Trade unions and students have condemned a decision by French President Jacques Chirac to sign into law a controversial youth labour bill.
Student leaders said Mr Chirac missed an opportunity
Union chiefs say they will press ahead with a general strike next week after Mr Chirac vowed to enact a modified version of the legislation.
Protesters took to the streets in Paris after Mr Chirac spoke on TV, but there were no reports of serious violence.
The law makes it easier for employers to hire and fire people under 26.
In his address to the nation on Friday, Mr Chirac said the bill would become law, but promised to make some changes.
He pledged to shorten from two years to one the period in which youths under 26 could be fired - and said employers would need a reason for the dismissal.
Trade unions said Mr Chirac's plan was unacceptable, and crowds gathered in Paris booed and jeered his speech.
It seems that Mr Chirac's attempt to please everyone has ended up pleasing no-one, says the BBC's Caroline Wyatt in Paris.
It leaves his government looking weak and indecisive, exactly what his Prime Minister Dominique de Villepin had wanted to avoid, she says.
And it will upset those who want real reform to France's economy, while doing little to quell the anger on the streets, our correspondent adds.
'Time to defuse'
Mr Chirac said he had decided to sign the law because it had been voted through parliament and opened new employment opportunities.
But he said he understood the anxieties expressed by many young people across France.
"It is time to defuse the situation," he said.
Mr Chirac has also told employers not to put the law into practice yet, as he wants to hold more talks with business leaders and trades unionists.
Following the president's speech, hundreds of students took to the streets of Paris shouting slogans against Mr Chirac.
French news agency AFP said some shop windows were smashed and bins were upturned, but it said there were no reports of serious violence.
Union leaders said they would go ahead with another one-day strike next Tuesday.
"We don't want to negotiate. We don't want it at all," Bruno Julliard, head of the largest students' union, told French TV.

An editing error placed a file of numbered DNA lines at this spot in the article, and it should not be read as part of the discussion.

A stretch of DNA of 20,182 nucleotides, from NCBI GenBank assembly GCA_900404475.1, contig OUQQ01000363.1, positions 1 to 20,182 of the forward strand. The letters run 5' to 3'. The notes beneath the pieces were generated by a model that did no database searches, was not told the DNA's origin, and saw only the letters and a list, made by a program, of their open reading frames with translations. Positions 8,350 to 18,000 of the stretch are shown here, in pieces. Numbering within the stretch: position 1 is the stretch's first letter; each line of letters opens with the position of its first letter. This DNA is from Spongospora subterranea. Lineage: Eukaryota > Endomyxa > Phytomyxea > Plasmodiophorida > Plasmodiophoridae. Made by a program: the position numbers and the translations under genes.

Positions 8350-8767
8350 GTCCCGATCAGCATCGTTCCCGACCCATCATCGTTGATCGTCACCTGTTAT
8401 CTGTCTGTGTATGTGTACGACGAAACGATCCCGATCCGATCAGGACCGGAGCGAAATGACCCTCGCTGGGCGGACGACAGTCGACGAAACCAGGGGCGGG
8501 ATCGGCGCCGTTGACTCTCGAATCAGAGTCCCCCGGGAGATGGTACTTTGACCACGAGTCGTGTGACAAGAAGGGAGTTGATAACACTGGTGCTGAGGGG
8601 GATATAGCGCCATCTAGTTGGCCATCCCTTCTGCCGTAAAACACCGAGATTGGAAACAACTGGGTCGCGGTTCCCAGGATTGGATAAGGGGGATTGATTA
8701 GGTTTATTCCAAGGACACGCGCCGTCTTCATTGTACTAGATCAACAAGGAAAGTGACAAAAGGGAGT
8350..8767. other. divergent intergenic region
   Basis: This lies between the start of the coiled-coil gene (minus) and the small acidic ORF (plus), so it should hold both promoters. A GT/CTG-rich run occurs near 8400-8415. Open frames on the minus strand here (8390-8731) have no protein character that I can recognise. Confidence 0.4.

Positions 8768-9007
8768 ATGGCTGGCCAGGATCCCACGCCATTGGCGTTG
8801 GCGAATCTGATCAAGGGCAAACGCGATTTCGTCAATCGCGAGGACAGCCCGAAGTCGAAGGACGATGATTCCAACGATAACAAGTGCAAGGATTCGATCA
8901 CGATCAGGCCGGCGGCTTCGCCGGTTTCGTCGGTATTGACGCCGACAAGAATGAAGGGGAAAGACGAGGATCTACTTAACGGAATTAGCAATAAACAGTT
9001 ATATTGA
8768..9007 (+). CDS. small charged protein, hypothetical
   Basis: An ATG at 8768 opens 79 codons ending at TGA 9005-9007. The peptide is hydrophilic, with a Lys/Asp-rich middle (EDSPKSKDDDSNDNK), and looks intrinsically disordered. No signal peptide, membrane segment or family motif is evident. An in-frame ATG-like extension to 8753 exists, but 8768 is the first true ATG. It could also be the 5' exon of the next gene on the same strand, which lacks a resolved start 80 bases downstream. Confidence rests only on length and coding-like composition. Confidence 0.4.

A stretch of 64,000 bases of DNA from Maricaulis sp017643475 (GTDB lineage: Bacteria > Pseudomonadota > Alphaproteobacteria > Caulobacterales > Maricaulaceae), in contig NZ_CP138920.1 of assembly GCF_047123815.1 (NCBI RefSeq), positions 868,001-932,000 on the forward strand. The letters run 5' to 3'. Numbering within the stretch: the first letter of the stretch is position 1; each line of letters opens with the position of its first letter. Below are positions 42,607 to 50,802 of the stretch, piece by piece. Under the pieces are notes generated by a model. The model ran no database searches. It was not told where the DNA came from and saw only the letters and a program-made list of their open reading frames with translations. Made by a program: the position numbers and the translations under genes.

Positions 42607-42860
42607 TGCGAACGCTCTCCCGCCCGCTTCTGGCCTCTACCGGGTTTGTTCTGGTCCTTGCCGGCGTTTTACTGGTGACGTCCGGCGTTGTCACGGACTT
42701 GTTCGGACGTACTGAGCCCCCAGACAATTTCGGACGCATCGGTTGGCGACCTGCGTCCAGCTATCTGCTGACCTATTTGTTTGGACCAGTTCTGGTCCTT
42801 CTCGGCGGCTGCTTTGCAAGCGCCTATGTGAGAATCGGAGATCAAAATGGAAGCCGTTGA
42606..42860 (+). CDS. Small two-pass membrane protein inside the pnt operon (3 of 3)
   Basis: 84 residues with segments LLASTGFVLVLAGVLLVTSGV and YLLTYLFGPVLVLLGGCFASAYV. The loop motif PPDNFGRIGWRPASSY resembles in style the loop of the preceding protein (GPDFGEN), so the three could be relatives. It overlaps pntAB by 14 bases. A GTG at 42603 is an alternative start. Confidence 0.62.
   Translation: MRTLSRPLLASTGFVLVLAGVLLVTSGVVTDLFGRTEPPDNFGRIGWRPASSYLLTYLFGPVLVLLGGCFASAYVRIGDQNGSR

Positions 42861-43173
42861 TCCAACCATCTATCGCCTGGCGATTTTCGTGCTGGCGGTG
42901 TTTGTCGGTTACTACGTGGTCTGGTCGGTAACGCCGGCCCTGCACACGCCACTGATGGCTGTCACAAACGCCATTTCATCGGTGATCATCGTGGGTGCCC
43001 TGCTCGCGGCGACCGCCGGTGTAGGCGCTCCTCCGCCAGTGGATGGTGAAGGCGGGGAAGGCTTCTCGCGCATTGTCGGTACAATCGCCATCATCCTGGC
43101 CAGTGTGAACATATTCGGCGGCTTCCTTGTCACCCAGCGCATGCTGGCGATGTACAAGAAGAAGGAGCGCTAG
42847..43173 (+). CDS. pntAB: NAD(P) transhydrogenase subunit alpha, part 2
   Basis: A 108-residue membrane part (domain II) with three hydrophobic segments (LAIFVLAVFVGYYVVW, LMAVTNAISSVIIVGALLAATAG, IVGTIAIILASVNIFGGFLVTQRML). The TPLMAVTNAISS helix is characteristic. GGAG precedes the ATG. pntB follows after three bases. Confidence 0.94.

"The president had the chance to give a clear answer, which he didn't do."
The opposition Socialists said Mr Chirac had failed to calm the atmosphere and there was now "much to fear".
"There will be more demonstrations," leader Francois Hollande said.
French Prime Minister Dominique de Villepin has championed the law, despite its deep unpopularity.
FRENCH STUDENT PROTESTS
2005: Conservative education minister withdraws key elements of school reform after pupils and teachers protest
1995: Protests over pension reforms push conservative PM Alain Juppe from office two years later
1994: Conservative PM Edouard Balladur abandons law cutting wages for young people in job training in face of month of protests
1986: Conservative government shelves plan to implement university reform in face of mass protest
May 1968: Uprisings help undermine legitimacy of President Charles de Gaulle, who stands down following year
His government insists it will help tackle high levels of youth unemployment - currently running at more than 20%.
Youth unemployment and lack of opportunities were widely blamed for last year's riots in France poorest communities.
The government says the new law will help jobless youngsters in those areas, where youth unemployment can reach 40%.
But students say the law will erode stability in the jobs market.
Mr de Villepin had urged the president to back the law, apparently making it clear he felt so strongly that he could resign if the president backed down.
Mr Chirac is loath to lose Mr de Villepin as prime minister - he remains his political son and chosen heir for the presidency, our correspondent says.
Students, unions and left-wing political parties have staged a three-week campaign of strikes and demonstrations against the law, known as CPE, with some protests turning violent.